When asked if plaza funding could happen happen this year, Johnson said that “it’s something we’re actively working on.”

The bridge, which is being paid for by Canada, is widely supported by business and government interests in Southeast Michigan and across the border but has faced opposition by the owners of the Ambassador Bridge.

Johnson, who is touring sites in Detroit and Port Huron today, told a crowd at the Detroit Regional Chamber office that Canadian authorities have done their part to make the new crossing a reality.

“It is up to us in the federal government to do our part as well,” Johnson said.

“The Northern Border and trade crossings in the state of Michigan have the potential to make our region a transportation and logistics hub in the Midwest if we make the necessary infrastructure investments now,” Peters said. “We should be allocating resources where the economic utilization will be greatest, where the investment will create jobs, increase exports and grow our middle class. Secretary Johnson visiting Michigan is an important step.”

The issue of the customs plaza has been a sore spot for those in the Port Huron area, which has been in line for customs plaza funding for years.

U.S. Sen. Debbie Stabenow acknowledged that in the case of Port Huron, “frankly, they had the rug pulled out from under them.”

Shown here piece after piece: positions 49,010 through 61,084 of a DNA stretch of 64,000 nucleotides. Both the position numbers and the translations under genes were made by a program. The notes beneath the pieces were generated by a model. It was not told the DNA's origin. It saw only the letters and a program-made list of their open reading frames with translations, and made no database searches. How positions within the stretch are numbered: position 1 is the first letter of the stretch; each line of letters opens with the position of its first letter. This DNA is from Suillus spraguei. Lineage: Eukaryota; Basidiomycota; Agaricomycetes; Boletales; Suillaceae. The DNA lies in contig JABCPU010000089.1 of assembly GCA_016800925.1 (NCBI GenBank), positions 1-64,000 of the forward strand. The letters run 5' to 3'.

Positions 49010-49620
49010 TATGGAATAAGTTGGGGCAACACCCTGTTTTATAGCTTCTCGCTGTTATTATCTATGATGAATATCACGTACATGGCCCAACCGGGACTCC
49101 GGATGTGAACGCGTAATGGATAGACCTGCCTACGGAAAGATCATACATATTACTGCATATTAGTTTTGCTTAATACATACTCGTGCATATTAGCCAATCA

But she reiterated the importance of the crossing in Detroit.

“This (new) bridge is critical … for security, for jobs, for economic development,” Stabenow said. “We have a commitment from our Canadian partners … We have to do our part on our side of the bridge to make sure that when it’s time to do the plaza that the funding is there.”

Originally posted in the Detroit Free Press

Did state’s Detroit EM team use its clout to stymie Moroun bridge?

By Todd Spangler

WASHINGTON — An Ambassador Bridge official said Thursday that a member of Detroit emergency manager Kevyn Orr’s team told him last fall that the state had made it clear it did not want the city selling rights to the bridge company that could allow it to build a twin span to replace the 85-year-old bridge.

If true, the declaration made by Detroit International Bridge Co. President Dan Stamper in federal court in Washington could raise questions about whether anyone in state government used the city’s financial crisis — and the state’s intervention — as a pretext to keep a second span from being built.

State officials did not immediately return a request for comment. Gov. Rick Snyder, who appointed Orr last year as emergency manager, has been a wholehearted supporter of a rival span to be built over the Detroit River to Windsor that Ambassador Bridge officials are trying to block.

Stamper’s declaration was submitted to U.S. District Judge Rosemary Collyer, who concluded a hearing requested by bridge owner Manuel (Matty) Moroun to stop the Coast Guard from issuing a permit to let the rival New International Trade Crossing, or NITC, move forward.

She did not rule on the request for an injunction but is expected to do so in the days or weeks to come. On Wednesday, she had chided Moroun’s son, Matthew Moroun, the company’s vice chairman, for not spending enough to simply buy the rights needed for a twin span from the City of Detroit.